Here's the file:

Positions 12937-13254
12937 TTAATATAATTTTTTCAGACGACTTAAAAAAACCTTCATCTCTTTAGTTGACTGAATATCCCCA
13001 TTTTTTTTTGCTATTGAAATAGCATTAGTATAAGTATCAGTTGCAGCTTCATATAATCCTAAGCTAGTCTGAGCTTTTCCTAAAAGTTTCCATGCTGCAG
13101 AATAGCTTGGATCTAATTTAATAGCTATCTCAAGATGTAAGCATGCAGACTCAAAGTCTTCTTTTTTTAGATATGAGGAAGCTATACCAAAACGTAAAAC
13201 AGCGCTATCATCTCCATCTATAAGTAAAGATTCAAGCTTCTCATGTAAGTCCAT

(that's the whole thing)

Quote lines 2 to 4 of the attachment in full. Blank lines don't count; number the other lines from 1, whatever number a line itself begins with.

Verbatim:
12937 TTAATATAATTTTTTCAGACGACTTAAAAAAACCTTCATCTCTTTAGTTGACTGAATATCCCCA
13001 TTTTTTTTTGCTATTGAAATAGCATTAGTATAAGTATCAGTTGCAGCTTCATATAATCCTAAGCTAGTCTGAGCTTTTCCTAAAAGTTTCCATGCTGCAG
13101 AATAGCTTGGATCTAATTTAATAGCTATCTCAAGATGTAAGCATGCAGACTCAAAGTCTTCTTTTTTTAGATATGAGGAAGCTATACCAAAACGTAAAAC